Instruments and instrument lighting

Early Twins were fitted with a pair of Smiths instruments — a rev counter and speedometer. Both were cable driven as were the Nippon Denso instruments which replaced them. The first Twin with ND instruments was frame number 7056, an SF, in the autumn of 1971.

Four basic speedometers were supplied by Smiths Industries between 1967 and 1972 — 3000 sets were supplied in both 1971 and 1972. The first two instruments were SSM 5001-09 and -10 (mph and Km/h instruments) of 80mm in diameter. Both had black dials with red pointers. They were replaced by SSM 5001/14 and /15 respectively. They were identical except they read to 150 mph/240 Km/h instead of 125 mph/180 Km/h. All were geared to 1000 turns per mile. All four instruments are now obsolete, and are replaced by SSM 5007/00 and /03.

The rev counter was RSM 3005-11(A), a similar unit, with 3:1 clockwise rotation and a reading to 10,000 rev/min. It is now obsolete and replaced by RSM 3033/14. Smiths are not happy about the long term supply of spare parts. If in doubt, look for a replacement from Triumph!

These Smiths instruments were fitted individually by a special rubber band mounting fixed to the top of each fork stanchion. The top cap clamps the mounting to the top yoke. The instrument is suspended in the mounting ring on a drilled disc through which its studs are fixed, via a stretched rubber band clip to the mounting. Removal and replacement is quite straightforward. Watch the trip screw and the wiring. Obviously the respective cables must be released. The bulbs are push-in to the underside of the instrument. Rubber band replacements must come from sources such as domestic appliance (Hoover Junior vacuum cleaner?) suppliers now.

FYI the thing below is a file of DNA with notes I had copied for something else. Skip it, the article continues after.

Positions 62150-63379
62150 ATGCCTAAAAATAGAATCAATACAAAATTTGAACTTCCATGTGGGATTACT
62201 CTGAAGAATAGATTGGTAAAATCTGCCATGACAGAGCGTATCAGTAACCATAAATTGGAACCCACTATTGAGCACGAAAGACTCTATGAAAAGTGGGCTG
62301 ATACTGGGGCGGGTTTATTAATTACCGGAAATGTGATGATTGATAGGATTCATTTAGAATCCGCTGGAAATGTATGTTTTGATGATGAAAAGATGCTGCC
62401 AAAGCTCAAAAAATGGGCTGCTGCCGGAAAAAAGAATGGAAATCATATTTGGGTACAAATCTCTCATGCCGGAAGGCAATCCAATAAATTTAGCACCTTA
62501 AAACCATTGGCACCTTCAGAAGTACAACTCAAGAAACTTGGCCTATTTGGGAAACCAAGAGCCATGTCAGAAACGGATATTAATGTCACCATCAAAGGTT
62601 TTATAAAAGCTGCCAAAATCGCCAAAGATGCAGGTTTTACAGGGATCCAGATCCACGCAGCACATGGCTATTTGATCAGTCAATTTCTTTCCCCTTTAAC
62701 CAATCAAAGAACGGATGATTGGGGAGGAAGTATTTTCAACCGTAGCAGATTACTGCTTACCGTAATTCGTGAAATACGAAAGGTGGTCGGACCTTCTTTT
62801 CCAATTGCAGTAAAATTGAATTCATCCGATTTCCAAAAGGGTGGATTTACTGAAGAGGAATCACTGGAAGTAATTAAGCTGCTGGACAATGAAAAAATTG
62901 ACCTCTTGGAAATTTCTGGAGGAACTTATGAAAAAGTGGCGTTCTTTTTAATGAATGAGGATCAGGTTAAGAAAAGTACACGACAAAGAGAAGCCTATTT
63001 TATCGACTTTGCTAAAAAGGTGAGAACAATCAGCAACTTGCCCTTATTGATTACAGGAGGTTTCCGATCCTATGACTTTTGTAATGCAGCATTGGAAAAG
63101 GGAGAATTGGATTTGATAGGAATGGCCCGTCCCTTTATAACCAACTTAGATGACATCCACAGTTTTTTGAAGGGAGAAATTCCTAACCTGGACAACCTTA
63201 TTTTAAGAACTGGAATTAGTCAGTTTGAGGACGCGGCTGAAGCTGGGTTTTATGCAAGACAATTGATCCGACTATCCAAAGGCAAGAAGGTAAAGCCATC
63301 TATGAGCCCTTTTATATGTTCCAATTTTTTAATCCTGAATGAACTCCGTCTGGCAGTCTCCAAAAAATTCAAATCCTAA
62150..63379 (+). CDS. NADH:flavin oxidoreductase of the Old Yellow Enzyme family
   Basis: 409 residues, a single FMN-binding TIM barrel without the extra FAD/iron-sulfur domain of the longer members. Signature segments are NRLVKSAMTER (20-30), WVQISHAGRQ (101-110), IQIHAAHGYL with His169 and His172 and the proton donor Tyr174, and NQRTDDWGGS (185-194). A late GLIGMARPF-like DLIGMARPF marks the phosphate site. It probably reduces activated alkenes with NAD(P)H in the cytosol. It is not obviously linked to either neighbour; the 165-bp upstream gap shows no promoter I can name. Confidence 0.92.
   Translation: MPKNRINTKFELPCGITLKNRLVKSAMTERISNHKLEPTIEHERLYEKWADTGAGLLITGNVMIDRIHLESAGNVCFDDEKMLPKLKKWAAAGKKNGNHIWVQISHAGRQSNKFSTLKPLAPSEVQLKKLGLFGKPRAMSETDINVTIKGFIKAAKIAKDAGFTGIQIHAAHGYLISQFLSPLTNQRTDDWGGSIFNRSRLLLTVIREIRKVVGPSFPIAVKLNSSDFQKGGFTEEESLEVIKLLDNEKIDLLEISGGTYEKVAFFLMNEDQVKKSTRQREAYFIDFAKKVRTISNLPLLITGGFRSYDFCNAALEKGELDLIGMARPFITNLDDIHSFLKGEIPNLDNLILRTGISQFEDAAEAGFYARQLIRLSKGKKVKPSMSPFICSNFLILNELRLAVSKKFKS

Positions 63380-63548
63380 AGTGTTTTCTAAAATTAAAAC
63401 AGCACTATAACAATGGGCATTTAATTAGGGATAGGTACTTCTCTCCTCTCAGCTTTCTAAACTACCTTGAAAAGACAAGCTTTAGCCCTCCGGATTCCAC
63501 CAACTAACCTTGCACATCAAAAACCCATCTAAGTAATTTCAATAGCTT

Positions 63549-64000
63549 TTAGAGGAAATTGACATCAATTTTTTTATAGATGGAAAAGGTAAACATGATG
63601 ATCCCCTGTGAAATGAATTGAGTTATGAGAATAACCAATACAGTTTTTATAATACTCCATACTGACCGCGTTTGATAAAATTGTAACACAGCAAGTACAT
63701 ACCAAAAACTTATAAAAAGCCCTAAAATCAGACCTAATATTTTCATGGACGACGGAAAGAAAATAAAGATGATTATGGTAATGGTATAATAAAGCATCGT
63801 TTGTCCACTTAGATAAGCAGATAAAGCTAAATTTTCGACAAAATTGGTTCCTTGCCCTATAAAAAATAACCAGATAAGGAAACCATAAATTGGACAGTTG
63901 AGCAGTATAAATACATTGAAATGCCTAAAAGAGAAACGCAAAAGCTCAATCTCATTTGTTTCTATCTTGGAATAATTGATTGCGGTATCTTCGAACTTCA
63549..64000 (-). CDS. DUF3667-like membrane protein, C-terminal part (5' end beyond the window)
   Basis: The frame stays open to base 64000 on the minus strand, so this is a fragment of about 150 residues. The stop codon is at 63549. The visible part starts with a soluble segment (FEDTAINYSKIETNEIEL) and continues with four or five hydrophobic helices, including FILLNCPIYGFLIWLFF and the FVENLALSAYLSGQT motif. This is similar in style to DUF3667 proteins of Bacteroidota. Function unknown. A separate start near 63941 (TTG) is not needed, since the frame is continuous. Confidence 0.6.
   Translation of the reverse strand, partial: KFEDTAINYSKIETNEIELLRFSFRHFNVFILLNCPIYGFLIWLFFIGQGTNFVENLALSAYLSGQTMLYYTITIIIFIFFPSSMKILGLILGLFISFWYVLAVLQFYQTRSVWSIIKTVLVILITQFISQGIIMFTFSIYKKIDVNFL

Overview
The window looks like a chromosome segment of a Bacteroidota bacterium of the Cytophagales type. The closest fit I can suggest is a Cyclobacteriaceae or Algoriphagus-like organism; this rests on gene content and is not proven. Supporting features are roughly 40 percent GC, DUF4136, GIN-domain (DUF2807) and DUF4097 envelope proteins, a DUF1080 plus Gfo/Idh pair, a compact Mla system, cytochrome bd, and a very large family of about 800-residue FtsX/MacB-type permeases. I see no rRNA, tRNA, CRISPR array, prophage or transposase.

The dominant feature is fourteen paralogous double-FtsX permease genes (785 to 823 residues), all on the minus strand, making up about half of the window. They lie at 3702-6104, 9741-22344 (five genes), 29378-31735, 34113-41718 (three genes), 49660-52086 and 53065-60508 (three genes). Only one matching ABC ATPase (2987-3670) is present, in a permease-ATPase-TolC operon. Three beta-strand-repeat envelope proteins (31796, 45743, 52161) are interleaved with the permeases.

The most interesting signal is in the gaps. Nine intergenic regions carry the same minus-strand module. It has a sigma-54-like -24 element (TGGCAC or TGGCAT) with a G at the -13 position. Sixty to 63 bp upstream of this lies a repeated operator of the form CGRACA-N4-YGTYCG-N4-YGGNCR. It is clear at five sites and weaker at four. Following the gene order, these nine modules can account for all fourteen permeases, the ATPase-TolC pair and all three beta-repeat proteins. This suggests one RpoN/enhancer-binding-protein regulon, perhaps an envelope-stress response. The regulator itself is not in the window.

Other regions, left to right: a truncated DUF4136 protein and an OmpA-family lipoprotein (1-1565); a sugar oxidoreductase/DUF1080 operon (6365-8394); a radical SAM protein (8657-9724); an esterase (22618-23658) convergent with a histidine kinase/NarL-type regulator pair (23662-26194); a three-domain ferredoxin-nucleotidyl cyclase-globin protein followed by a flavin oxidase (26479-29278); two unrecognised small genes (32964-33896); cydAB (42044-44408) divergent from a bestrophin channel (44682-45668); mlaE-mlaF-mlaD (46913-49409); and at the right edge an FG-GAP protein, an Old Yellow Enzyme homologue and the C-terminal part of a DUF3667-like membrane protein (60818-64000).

The ND instrument pair are visually similar but actually very different to those coming from early Honda 750s although early ones do have the Laverda stamp on their face and can be considered to have been made specially. These instruments can be swopped from Twin to Triple for their drive ratios are the same. They can be considered to be reliable and easy to read although they do like to be cushioned from vibration. To this end it can be seen why the factory changed mounting methods in 1975.